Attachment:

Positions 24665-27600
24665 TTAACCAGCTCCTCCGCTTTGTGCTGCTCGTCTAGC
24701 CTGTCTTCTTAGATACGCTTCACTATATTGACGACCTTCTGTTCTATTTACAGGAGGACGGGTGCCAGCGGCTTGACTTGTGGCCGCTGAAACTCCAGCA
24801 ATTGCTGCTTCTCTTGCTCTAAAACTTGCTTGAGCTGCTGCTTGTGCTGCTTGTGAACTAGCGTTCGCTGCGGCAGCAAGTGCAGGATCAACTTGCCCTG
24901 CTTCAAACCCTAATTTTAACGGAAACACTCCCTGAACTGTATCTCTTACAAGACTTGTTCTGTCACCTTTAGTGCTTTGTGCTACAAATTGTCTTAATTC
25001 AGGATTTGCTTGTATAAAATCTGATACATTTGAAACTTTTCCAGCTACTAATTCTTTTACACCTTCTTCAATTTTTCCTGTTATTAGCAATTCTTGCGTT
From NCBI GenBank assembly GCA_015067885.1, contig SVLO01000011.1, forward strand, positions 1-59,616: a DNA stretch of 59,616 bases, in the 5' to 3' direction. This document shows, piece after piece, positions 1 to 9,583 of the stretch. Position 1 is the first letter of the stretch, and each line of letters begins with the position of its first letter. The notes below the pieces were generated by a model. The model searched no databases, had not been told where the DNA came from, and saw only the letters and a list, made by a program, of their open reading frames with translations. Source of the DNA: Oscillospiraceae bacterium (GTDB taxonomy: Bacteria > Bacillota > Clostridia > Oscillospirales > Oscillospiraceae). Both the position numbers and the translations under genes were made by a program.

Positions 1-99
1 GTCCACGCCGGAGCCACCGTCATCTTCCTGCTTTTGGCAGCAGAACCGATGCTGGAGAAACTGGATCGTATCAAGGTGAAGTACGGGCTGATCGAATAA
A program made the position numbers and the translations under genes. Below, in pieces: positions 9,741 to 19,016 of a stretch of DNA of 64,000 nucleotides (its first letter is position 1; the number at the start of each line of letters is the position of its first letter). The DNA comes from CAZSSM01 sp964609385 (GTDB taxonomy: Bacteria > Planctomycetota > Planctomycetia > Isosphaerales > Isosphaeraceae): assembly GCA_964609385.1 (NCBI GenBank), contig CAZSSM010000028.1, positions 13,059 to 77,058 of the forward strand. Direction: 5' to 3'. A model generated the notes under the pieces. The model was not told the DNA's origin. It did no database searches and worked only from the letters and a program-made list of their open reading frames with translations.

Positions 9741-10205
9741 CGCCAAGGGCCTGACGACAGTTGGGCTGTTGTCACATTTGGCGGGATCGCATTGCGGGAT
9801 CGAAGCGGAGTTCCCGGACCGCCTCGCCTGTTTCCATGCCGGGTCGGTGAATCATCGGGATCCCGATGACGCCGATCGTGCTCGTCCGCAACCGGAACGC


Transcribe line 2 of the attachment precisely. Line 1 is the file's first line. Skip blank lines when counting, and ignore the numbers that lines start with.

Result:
24665 TTAACCAGCTCCTCCGCTTTGTGCTGCTCGTCTAGC